More Tensions

More Tensions

After towing and winch launching from our inland sites became an accepted practical reality, team operation became even more de rigueur. The sailplane fraternity have had to live with this ever since they started clubs back in the 1920's. However, hang glider pilots did tend to be a rather more anarchic breed, and probably had been attracted by the most minimalist form of aviation. You needed (qualified) winch operators, bikers (motorcycles used to pull the static winch lines back across the field after each couple of launches) and launch marshalls (with radios, to talk to the winch operators).

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So you always required a minimum turnout of hopeful souls wanting to fly. And of course, you all wanted to fly (mostly - some of us, exclusively), so in fairness you had to devise a rota system. See the blackboard in the picture. The fly in the ointment was not difficult to imagine. If you did go XC then you wouldn't be on the field to do your stint later, would you?

At least the wind direction forecast didn't matter quite so much - you just went to the field and towed up into wind. If you went to the Lejair field, you had the added advantage that there were usually lots of people there; if Tony and Rona could fit you in, you could pay them for a launch with the School; and if you landed out, you might just be pleading (Lejair had a phone on the field by this time) for somebody to drive your car to wherever to retrieve you. You have guessed this is why I went to the Lejair field most flyable weekends. But there were plenty of members of the NHGC (it was a Club, after all) who wanted the Club operation to be self-financed because the cost of launches would obviously be less than the School had to charge.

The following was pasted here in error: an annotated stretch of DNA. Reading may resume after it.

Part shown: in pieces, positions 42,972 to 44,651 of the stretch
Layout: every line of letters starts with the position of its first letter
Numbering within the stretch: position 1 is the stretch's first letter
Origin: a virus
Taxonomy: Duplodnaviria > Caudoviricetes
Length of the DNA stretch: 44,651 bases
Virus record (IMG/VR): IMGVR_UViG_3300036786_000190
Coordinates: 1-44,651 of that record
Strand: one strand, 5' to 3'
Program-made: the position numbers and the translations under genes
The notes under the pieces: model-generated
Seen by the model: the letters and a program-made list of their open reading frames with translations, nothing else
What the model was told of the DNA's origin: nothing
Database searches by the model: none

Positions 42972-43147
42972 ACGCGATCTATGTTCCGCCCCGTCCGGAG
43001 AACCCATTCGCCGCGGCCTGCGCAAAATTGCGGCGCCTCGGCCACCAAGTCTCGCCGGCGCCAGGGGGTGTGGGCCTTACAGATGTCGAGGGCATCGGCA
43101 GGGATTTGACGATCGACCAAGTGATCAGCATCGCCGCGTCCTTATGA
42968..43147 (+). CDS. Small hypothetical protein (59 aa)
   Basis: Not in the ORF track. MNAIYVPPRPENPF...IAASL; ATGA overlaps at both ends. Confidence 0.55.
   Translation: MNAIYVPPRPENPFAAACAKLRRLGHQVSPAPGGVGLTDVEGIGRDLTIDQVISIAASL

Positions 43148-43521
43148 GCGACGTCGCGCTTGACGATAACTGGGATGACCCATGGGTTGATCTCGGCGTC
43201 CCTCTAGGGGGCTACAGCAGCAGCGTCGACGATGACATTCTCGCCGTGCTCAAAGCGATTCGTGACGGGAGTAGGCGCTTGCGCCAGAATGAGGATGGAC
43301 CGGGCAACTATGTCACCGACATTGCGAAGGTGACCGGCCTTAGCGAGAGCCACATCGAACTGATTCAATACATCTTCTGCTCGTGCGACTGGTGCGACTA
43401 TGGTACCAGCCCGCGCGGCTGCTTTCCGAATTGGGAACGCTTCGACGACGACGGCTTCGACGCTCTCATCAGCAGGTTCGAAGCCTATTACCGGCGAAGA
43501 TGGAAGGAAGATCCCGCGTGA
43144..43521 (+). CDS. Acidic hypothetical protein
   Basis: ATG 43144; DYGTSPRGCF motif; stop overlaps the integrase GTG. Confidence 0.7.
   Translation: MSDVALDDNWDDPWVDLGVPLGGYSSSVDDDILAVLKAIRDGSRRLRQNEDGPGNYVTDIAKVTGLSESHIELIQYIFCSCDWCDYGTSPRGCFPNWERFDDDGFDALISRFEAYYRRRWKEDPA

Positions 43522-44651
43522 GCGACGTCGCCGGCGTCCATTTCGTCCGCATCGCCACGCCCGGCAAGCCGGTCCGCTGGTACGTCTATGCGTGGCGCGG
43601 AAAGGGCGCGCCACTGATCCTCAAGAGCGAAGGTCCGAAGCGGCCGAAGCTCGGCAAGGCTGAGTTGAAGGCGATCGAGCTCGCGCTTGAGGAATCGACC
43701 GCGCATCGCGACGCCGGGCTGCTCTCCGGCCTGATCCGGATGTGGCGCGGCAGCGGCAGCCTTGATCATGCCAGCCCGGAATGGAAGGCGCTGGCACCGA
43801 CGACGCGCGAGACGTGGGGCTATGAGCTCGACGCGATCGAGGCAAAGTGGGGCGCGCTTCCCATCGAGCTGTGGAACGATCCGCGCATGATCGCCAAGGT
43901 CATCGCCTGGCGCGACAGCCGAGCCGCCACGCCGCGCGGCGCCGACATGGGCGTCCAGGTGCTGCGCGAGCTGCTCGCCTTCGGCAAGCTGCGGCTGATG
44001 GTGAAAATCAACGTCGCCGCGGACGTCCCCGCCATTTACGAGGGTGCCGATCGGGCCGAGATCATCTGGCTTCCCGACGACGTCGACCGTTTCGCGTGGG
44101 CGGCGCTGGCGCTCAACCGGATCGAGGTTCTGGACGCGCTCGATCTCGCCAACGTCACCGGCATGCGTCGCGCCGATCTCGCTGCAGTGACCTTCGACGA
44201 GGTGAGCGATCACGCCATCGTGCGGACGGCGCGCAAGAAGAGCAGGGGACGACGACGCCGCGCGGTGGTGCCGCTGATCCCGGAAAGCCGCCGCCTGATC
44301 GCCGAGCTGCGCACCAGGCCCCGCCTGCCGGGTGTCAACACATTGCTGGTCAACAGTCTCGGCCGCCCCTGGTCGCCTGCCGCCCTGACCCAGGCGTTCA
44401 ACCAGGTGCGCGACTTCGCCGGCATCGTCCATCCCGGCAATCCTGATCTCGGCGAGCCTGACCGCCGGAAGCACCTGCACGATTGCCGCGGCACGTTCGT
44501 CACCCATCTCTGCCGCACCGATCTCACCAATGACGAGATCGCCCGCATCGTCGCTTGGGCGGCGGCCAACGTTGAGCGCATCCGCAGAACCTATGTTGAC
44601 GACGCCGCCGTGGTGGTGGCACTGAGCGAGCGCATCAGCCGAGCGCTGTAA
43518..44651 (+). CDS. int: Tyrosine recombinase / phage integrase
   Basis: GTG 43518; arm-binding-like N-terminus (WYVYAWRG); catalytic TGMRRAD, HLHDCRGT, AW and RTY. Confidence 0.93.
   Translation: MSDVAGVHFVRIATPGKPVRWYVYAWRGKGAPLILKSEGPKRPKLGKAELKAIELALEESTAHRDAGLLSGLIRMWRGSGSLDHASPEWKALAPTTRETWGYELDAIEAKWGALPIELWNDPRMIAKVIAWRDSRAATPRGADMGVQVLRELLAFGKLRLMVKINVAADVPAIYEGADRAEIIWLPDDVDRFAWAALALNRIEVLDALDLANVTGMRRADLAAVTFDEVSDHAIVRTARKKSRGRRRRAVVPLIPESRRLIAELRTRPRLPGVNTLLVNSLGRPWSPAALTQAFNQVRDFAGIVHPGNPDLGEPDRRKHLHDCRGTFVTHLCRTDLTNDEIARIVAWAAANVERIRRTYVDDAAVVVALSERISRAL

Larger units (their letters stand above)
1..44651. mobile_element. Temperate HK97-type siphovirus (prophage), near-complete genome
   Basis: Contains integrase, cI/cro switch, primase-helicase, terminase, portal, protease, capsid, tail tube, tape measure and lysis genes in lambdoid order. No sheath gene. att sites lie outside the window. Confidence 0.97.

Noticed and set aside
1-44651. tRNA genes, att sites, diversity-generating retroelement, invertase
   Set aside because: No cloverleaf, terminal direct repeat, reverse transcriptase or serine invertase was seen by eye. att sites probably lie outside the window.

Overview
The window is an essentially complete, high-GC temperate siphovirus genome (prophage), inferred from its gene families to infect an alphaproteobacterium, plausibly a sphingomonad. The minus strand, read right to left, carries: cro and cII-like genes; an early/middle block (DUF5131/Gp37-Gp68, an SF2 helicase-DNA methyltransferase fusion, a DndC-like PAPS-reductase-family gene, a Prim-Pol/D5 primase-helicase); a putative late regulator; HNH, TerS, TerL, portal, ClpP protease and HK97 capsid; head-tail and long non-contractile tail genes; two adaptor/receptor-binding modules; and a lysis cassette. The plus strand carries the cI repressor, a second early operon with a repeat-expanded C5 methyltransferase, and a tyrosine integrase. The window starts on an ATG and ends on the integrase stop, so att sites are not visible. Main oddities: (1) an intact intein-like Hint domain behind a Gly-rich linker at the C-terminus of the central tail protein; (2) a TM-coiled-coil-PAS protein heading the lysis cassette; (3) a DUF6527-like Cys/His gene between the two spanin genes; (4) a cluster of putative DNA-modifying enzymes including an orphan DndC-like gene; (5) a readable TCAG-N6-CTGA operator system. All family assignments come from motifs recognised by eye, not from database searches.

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Then there was the knotty question of the field rent. We were using significant acreage of prime arable land. There was no way the Club could afford to buy it. Tony and Rona needed the security of a site for their School activities, and they had negotiated the lease with local farmers. To further confuse matters, Tony and Rona were also members of the NHGC. Looking back, I am amazed at how much co-operation was achieved in such potentially fraught circumstances with very marginal finance.

I'm a Winchman, man - and I'm OK! …

I obtained my winch operator qualification in August 1991 after having gven nearly 200 supervised launches. By this time other noble club members had probably winched up thousands of kites (and had supervised me as well). I enjoyed winching (and all the marshalling and biking jobs too) and was very happy to do it - but … (and it was a pretty big but) only when the sky didn't look XC-able. Given a straight choice I would always have gone to Lejair to pay for a launch. The other side of that particular coin was that Tony and Rona couldn't make a living from pilots choosing to turn up only when they thought conditions were XC-able. Compromise is a wonderful thing.

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